The moveable alphabet is a quintessential part of every Montessori classroom. My favorite thing about it, aside from strengthening reading and spelling skills, is that it enables the child to express thoughts before he/she is able to write.
Little Man is 5 years old and can only hand write a handful of characters like 一二三四, 口, 大. Obviously, given the limited characters he can write, he is not able to express himself much.
Enter the moveable alphabet:
Little Man is familiar with the moveable alphabet in English as he is in his third year of Montessori preschool. He actually knows much more about Montessori than me. I am trying to learn through blogs like Carrots are Orange and How We Montessori.
We started with the “a” vowel this weekend and sounded out the pinyin for words with the simple “a” sound. I did not include any diphthongs like “ao”, “ai” etc. as those make a different sound. We used the flash cards from 四五快读 Books 1-3 that he knows, and I made sure to include words that have the same pinyin but different tones like 爸 and 八 since this is the area he especially struggles with.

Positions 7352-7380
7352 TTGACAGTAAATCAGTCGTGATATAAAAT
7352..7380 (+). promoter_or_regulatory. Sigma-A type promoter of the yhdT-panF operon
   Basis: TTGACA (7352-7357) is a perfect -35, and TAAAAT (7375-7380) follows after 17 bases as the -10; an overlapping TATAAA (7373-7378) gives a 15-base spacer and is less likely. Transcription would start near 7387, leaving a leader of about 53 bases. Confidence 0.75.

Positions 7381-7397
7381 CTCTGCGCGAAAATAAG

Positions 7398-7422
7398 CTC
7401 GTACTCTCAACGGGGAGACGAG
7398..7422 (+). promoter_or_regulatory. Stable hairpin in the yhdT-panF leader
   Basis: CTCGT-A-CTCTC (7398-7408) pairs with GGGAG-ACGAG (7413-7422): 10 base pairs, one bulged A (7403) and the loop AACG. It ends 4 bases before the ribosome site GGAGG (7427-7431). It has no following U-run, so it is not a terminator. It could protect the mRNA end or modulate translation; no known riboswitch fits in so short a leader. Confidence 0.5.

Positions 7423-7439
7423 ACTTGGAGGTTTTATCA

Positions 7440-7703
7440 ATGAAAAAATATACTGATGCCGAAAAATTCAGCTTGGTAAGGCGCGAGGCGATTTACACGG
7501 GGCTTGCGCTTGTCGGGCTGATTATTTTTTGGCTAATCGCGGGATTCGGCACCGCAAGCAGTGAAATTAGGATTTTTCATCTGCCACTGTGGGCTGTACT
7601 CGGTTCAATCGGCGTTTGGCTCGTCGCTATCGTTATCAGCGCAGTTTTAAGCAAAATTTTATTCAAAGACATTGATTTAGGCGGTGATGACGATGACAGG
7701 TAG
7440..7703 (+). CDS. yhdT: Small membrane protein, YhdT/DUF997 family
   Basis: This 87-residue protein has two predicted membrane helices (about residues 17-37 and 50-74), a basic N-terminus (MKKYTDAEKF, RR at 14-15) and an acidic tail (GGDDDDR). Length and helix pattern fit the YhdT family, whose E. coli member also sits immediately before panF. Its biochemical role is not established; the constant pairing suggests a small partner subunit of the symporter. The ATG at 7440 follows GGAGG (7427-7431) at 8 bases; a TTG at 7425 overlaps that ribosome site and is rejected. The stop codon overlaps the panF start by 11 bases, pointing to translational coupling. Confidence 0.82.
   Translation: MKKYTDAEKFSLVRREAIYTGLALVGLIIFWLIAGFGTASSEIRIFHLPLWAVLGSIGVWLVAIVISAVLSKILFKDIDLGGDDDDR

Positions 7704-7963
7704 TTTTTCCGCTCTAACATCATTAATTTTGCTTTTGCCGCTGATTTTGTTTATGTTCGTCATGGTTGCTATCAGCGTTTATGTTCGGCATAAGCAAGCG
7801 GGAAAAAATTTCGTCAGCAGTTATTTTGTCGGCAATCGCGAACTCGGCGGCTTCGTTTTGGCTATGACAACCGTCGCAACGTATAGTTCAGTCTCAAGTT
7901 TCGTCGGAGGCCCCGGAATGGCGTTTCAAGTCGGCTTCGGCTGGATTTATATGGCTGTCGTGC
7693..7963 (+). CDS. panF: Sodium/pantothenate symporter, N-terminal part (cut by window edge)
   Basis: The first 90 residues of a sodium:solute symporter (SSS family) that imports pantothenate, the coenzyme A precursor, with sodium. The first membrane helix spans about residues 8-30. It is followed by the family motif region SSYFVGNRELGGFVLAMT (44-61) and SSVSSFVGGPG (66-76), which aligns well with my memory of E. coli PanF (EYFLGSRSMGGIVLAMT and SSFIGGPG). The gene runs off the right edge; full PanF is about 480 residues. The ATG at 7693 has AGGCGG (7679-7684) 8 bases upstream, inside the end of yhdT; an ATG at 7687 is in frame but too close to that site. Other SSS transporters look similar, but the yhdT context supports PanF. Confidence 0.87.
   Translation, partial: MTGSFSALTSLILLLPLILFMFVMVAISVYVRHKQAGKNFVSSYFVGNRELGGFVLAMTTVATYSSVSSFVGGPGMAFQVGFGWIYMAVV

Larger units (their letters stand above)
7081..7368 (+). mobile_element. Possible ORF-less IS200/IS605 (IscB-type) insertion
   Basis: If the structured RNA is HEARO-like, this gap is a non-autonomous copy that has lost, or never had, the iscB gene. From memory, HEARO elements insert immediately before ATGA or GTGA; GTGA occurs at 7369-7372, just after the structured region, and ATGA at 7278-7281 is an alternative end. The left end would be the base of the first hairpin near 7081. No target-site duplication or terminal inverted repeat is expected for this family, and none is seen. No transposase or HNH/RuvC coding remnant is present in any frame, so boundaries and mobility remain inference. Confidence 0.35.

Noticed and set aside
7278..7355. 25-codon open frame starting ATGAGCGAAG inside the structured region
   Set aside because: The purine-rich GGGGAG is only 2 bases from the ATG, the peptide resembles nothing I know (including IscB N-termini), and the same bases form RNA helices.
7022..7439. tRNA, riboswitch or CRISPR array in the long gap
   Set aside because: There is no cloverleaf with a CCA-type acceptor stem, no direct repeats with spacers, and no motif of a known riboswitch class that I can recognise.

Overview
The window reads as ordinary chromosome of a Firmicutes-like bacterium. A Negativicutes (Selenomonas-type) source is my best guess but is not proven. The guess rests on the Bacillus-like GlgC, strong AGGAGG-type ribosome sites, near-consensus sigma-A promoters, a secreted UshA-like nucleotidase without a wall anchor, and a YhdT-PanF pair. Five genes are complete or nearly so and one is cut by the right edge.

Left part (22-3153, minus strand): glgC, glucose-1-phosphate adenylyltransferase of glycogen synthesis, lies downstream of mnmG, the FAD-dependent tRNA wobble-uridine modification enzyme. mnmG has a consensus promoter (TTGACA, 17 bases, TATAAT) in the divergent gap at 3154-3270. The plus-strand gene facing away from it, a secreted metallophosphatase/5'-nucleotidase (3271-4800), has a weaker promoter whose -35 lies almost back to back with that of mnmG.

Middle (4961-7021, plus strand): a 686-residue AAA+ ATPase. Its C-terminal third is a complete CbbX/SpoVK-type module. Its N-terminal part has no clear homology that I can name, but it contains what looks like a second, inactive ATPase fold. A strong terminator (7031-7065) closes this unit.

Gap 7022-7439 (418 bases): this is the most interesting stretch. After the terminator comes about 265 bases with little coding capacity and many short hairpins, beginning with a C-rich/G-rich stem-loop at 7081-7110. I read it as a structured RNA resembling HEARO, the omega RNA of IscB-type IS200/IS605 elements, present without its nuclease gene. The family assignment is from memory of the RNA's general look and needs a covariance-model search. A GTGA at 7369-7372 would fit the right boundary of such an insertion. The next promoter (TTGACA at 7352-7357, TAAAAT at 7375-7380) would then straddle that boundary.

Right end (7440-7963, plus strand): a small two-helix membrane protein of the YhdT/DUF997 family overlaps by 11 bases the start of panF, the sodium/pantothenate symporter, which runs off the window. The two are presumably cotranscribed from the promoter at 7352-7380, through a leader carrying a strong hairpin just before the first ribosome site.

We will be using our pinyin moveable alphabet a lot in the next few months. Little Man knows the consonants pretty well from these Youtube videos so we’ll mostly focus on vowels. My plan is to introduce the six basic vowels one at a time, then slowly introduce the diphthongs, triphthongs, and exceptions. My hope is that as he gets better with it, he will be able to create his own Chinese sentences.
If you want to make your own moveable alphabet… Buy a 32-compartment storage container from a craft store, such as this one from Joann Fabrics. You can use my printable (or make your own) and print 8-10 copies on heavy cardstock. Laminate and cut. EASY.
I made the letters following Montessori colors, red for consonants (声母) and blue for vowels (韵母). The tonal marks are also in blue as they are placed on top of the vowel. This makes it easy to see that most Chinese words have the CV (consonant-vowel) structure. In Chinese the only CVC words end with the “n” or “ng” sound.
The moveable alphabet is different from my pinyin tiles in that there are no digraphs like “zh”, “ch”, “sh” or diphthongs like “ai”, “ie”. This adds an additional challenge!